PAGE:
“It’s like every year. There will be other riders who are up there but if you are looking for a reference point in Liege, everybody’s going to say 'Alejandro',” Movistar sports director Jose Luis Arrieta told Cyclingnews.
“There’s all this fuss about whether he will draw equal to Moreno Argentin” - who has four victories in Lige-Bastogne-Liege, one less than Eddy Merckx’s all-time record of five. “But that’s not something that particularly obsesses him, even if no other rider who’s currently in the peloton has as many Liege wins as he does.”
Nor is it new for Valverde to feel the heat of being a top contender in La Doyenne: as the winner of Liege in 2006, 2008 and 2015, Valverde holds the record for the greatest time lapse between two victories in the Ardennes Classic. With a fifth win in Fleche Wallonne now in his palmares, there’s no doubt who will be the man to watch when the riders roll out of the Place Saint-Lambert square in central Liege on Sunday morning. And Arrieta recognises that Movistar will be expected to do the bulk of the spadework when it comes to controlling the race early on.
“There are 200 riders in the peloton of a major Classic and controlling all of them with a team of eight is not exactly straightforward, but that makes the whole squad really important, too.”
With that in mind, Movistar will present an identical line-up as in Amstel and Flèche Wallonne, with Dani Moreno, who played a key role for Valverde in his victory on Wednesday, expected to be an important support rider on Sunday’s finale.
“We came to the Ardennes after a great spring for Alejandro,” Arrieta reflects. “In Amstel, Alejandro made a mistake, or didn’t react quickly enough, but that’s what makes him human. If he never made any mistakes, or always made it across to the attacks at the right moment, I can’t see his rivals being too pleased about that. It already happens rarely enough.”
As Arrieta sees it, the fact that Valverde sometimes is defeated is not wholly negative - rather it’s a sign that he is always there or thereabouts in the races that matter, win or lose. “It’s good too, that he sometimes loses, because that means he was up there in the action. Other riders never lose because they aren’t there. He gets some criticism for losing, but people are beginning to value too, how he’s always where he should be, too always racing well, year after year.”
After a couple of hours of easy training on Thursday, Valverde will recon the last 90 kilometres of Liege today (Friday), including its crucial three new climbs that will open up the final phase of racing and then the usual run-in to Ans, before doing another light training session on Saturday.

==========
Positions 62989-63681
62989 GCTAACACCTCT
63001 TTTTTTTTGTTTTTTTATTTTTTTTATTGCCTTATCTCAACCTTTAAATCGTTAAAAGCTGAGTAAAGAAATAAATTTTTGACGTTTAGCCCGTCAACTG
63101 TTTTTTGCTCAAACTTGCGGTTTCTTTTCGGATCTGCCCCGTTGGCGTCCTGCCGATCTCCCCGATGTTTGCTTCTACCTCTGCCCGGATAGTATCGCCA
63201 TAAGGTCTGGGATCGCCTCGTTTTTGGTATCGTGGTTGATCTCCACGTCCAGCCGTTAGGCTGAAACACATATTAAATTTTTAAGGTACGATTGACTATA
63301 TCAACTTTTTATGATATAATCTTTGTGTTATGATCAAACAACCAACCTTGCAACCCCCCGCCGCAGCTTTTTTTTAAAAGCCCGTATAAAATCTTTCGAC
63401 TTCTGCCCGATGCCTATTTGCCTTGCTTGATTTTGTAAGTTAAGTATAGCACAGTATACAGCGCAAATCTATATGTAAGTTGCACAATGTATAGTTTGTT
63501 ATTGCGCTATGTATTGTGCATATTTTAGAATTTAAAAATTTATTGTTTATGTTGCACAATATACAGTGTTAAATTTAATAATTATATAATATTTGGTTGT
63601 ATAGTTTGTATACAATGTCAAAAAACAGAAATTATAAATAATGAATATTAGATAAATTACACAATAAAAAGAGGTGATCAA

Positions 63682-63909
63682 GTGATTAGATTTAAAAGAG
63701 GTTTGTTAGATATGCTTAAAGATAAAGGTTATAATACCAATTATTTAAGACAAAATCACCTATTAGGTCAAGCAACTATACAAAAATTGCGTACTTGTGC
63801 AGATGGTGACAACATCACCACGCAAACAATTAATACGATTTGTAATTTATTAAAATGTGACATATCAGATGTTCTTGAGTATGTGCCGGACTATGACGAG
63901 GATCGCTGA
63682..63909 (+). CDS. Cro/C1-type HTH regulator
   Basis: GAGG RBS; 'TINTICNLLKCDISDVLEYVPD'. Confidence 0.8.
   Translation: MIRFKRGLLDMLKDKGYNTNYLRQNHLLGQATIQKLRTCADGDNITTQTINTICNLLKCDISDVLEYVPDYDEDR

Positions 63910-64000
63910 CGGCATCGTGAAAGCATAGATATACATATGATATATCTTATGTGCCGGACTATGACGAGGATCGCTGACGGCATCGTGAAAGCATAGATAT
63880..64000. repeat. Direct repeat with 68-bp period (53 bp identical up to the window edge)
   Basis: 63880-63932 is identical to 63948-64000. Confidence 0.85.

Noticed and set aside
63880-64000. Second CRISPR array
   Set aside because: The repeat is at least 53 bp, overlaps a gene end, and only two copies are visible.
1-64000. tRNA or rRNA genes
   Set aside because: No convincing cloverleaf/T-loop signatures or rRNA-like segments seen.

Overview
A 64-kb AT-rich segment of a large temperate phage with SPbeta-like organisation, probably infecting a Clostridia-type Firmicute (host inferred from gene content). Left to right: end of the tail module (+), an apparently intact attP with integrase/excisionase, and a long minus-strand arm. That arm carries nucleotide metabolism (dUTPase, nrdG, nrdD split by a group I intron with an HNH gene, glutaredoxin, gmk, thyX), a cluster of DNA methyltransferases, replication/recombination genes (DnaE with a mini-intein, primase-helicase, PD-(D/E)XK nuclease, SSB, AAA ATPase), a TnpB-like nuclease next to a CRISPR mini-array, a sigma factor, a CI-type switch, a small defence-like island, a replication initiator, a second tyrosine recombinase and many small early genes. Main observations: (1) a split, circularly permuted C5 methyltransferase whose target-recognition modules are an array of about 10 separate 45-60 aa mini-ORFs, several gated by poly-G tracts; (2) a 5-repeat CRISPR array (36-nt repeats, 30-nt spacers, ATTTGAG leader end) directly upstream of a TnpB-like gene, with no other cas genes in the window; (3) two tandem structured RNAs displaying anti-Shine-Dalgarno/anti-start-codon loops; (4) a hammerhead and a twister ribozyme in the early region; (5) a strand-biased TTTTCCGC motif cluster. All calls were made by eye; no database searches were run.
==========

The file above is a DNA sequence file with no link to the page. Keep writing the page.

In Wednesday’s press conference, the removal of the last short climb of Cote de la Rue Naniot was brushed aside by Valverde as insignificant in the grand scheme of things, even if last year it was where Michael Albasini (Orica-Scott) forged the winning four-man break. Arrieta points out that, “Last year was the first time they had used that climb, so riders approached it cautiously. It was a new element in the game. I don’t think that climb would have played the same role as last year this April if they’d kept it in there. Now we’re back to the old route in any case, so things will change again.”
The folly of keeping an Ardennes Classic shut down until the finale was - once again - obvious on Wednesday and the advantages of doing the opposite were clear on the Sunday before, where Valverde missed the crucial breakaway with Philippe Gilbert (Quick-Step Floors). But Arrieta does not feel forming a big break in a race as hard as Liege, particularly if the weather is poor, can happen so easily.
“It’s easy to say when you’re watching, that a big move should go early, but how easy it is really for that to happen? There was a time when the winning break would form on La Redoute, 40 kilometres out from the finish, but these days a bunch of 80 riders will make it over that climb all together.”
“So these days it tends to be more in La Roche aux Faucons [km 239], things have moved there, or on Saint Nicolas [km 252.5]. Quite often winning in Liege has come down to a rider’s race form and strength rather than the right break going at the right time. Which means there are lots of riders who could be a top favourite for Sunday.”
For now, though, there is only one rider lining up for Sunday’s Liege-Bastogne-Liege whom everybody knows they have to beat.
Alasdair Fotheringham has been reporting on cycling since 1991. He has covered every Tour de France since 1992 as well as numerous other bike races of all shapes and sizes, ranging from the Olympic Games in 2008 to the now sadly defunct Subida a Urkiola hill climb in Spain. Apart from working for Cyclingnews.com, he is also the cycling correspondent for The Independent and The Independent on Sunday.
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